Jennifer Rodgers has been named the new artistic director and conductor of the Everett Chorale. Her first concert will be in December. (Steve Korn / UW Music)

Jennifer Rodgers has been named the new artistic director and conductor of the Everett Chorale. Her first concert will be in December. (Steve Korn / UW Music)

New Everett Chorale director has plans for meaningful music

Jennifer Rodgers hopes to introduce singing to a broader audience — even to those who are homeless.

Jennifer Rodgers has been selected as the Everett Chorale’s new artistic director and conductor, the first woman to hold that title in the Snohomish County community choir’s 53-year history. Her first concert will be at the group’s December concert.

Here she talks about the impact music has had on her life, why she didn’t pursue a career in opera despite getting her master’s degree in it, and how she hopes the chorale can not only perform for the community, but have an impact on social issues as well, such as homelessness.

How did you experience music as a child?

I was singing before I could talk. Our whole family sings and we would laughingly be called the “Von Rodgers Family Singers” when we sang together. This is a “Sound of Music” reference. (I have two younger sisters, so a total of three girls.) We would sing in the car. My parents sung in choirs their whole lives. We were singing in children’s choirs. We have a whole repertoire of camp and church songs. We’ll sing “I Love the Mountains,” and Alleluias.

Did you initially go to college with idea of pursuing music?

I did. I went to Ithaca College in 1989 as a vocal performance major. I had taken voice lessons since eighth grade. I was lucky to have good teachers. When you start taking voice lessons, you start going for classical music. That means you’re headed for opera. All of a sudden that’s what I wanted to do.

My parents talked to my teachers and made sure that was a feasible thing for me to do. Then on to the University of Maryland and a master’s in opera theater.

But then the direction of your musical career changed?

I headed off to be an opera star. I found out pretty quickly that I might be capable, but it didn’t match my personality at all. It was very hierarchical. A lot of ego and a lot of jostling for position. When I got into the professional world of opera, it was kind of dog-eat-dog. It wasn’t that I couldn’t compete. I had no interest in doing that.

What did you do instead?

At the time I also was singing at a piano bar in a jazz club. At the opera, you couldn’t see past the footlights. I would go to the piano bar and I would stand up and sing. You would watch the people in front of you cry, de-stress or energize. You knew you were having a really tangible impact on them.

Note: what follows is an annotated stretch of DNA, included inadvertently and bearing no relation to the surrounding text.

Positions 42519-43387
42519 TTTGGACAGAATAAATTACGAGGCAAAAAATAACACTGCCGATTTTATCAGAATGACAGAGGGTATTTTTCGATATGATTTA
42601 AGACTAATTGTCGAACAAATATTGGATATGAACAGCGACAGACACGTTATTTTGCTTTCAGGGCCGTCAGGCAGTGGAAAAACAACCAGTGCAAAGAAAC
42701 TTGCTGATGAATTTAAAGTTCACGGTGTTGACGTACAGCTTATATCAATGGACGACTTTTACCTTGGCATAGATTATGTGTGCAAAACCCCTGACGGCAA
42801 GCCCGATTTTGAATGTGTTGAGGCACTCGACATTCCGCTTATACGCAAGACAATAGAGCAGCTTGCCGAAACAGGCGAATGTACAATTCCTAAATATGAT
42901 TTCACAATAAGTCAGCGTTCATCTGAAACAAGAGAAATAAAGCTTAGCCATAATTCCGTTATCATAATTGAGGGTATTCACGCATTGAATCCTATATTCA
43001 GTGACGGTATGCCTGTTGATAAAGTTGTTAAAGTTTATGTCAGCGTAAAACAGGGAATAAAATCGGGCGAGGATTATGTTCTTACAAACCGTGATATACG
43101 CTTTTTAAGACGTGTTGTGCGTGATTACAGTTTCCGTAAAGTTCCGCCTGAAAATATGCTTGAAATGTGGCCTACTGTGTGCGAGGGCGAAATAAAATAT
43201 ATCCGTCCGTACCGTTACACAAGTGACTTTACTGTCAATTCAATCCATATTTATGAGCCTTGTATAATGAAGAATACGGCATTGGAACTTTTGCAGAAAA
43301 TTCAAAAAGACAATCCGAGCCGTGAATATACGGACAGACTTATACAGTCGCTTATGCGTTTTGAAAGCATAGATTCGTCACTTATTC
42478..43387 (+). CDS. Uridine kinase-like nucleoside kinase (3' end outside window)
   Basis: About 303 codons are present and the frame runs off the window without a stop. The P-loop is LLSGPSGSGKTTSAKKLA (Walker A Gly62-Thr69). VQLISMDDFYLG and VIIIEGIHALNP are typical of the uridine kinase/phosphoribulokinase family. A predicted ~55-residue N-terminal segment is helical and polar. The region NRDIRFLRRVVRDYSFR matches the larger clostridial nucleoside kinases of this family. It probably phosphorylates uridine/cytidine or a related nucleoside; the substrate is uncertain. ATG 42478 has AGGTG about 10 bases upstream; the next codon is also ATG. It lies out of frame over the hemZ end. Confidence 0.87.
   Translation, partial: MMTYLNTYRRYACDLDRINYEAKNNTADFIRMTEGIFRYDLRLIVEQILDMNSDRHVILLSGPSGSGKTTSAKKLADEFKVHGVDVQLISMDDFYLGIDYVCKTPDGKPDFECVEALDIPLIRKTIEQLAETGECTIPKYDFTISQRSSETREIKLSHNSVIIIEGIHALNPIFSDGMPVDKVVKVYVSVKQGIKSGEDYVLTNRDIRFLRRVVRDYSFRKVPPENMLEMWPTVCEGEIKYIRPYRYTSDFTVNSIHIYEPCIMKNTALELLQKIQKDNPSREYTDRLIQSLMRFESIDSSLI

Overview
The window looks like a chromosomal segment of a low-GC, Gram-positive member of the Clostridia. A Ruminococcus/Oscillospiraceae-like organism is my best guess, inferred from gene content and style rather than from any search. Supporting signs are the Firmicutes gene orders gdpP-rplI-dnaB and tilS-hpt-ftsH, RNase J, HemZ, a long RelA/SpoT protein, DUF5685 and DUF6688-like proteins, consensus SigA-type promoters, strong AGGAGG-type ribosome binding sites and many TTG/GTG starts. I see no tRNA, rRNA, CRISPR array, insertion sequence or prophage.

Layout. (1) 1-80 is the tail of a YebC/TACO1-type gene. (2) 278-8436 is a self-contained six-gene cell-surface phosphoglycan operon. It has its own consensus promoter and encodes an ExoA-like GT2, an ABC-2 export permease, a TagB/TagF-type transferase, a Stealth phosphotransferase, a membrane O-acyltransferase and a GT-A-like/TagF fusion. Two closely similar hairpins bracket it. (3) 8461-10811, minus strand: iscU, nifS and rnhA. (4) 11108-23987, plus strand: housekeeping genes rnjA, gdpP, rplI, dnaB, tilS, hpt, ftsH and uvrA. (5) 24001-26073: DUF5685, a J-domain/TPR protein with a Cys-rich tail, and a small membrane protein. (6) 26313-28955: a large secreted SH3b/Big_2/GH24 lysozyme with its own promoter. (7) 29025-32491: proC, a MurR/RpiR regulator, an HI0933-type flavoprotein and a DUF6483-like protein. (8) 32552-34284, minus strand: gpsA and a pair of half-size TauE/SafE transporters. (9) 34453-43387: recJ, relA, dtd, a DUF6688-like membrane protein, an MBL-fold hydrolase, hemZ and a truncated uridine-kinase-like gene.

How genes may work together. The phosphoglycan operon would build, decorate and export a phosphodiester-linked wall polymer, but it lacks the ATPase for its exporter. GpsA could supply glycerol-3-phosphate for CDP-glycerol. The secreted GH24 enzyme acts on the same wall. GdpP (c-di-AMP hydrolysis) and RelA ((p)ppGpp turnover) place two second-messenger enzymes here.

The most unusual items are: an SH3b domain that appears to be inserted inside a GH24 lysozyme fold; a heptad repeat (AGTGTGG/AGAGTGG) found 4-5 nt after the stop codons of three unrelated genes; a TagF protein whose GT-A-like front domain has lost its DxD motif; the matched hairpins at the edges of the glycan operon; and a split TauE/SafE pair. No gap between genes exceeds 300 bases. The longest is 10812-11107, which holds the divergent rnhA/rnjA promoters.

I’ve also led choirs since high school. I had a string of conducting positions all the way through my master’s degree.

Why sing in a community choir?

There are countless studies that talk about the incredible combination of needs that music alone meets. Physiologically it lowers our blood pressure and engages our mind. They use it with dementia patients to help them retain agency. Music can trigger specific memories and using music can help people with retaining and recalling memories. That is a sense of self that they can recognize and hold onto and something that can help them engage with others.

Making music with other people activates every single part of your body. It’s a challenge for your body, and your breath, and brain, your emotions. And you get to do that in an atmosphere where you all share the same love, all doing that together.

Tell me about your position with Vienna Choral Society in Virginia.

In 2007, I had been teaching adult voices and leading choirs. One of my students sang in a large community chorus that was in a time of crisis and looking for an artistic director. I got that job. I was with them seven seasons. The only reason I left them was to come out here and get a doctor in Musical Arts at the University of Washington.

How will you approach your job with the Everett Chorale?

The No. 1 thing that’s important to me is that what we’re doing feels relevant. It’s great people want to come and sing and have that in their life. I want the singers to take that and do something for the community besides entertainment. It needs to have impact.

With the Vienna Choral Society we had a concert for a cause every year. I’ll do that with Everett. As I meet people in the community I ask what needs attention and what people care about.